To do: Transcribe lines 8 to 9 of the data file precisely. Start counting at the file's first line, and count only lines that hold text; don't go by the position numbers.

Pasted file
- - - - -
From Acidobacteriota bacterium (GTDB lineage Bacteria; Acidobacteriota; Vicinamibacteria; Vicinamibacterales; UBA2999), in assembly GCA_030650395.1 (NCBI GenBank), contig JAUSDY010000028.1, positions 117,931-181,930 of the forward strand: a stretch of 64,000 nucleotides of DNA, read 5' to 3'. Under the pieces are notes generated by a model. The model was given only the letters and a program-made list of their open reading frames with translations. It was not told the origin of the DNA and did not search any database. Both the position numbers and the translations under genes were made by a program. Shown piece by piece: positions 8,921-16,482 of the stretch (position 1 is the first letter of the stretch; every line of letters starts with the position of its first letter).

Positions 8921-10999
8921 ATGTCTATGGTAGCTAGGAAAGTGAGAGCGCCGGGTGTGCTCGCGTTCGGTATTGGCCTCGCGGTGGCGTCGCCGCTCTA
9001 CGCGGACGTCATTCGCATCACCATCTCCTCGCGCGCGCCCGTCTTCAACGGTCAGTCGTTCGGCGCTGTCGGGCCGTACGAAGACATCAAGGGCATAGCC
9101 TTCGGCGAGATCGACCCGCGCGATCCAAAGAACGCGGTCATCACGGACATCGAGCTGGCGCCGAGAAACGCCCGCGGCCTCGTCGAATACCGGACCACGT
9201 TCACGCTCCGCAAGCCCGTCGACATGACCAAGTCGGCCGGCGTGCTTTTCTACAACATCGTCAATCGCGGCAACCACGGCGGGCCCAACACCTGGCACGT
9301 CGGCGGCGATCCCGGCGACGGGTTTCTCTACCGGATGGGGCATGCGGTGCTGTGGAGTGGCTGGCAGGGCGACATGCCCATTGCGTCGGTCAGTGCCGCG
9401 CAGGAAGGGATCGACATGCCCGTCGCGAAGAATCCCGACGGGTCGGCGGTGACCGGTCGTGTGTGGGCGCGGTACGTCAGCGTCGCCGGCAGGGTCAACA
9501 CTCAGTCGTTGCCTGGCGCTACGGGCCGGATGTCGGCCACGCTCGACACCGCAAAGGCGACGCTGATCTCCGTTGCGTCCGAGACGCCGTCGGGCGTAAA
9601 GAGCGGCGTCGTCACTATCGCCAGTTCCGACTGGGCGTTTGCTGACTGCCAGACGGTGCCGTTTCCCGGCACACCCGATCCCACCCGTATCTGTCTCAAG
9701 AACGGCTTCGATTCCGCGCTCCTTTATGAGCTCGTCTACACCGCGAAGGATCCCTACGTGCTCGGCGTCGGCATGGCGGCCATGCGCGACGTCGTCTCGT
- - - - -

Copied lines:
9401 CAGGAAGGGATCGACATGCCCGTCGCGAAGAATCCCGACGGGTCGGCGGTGACCGGTCGTGTGTGGGCGCGGTACGTCAGCGTCGCCGGCAGGGTCAACA
9501 CTCAGTCGTTGCCTGGCGCTACGGGCCGGATGTCGGCCACGCTCGACACCGCAAAGGCGACGCTGATCTCCGTTGCGTCCGAGACGCCGTCGGGCGTAAA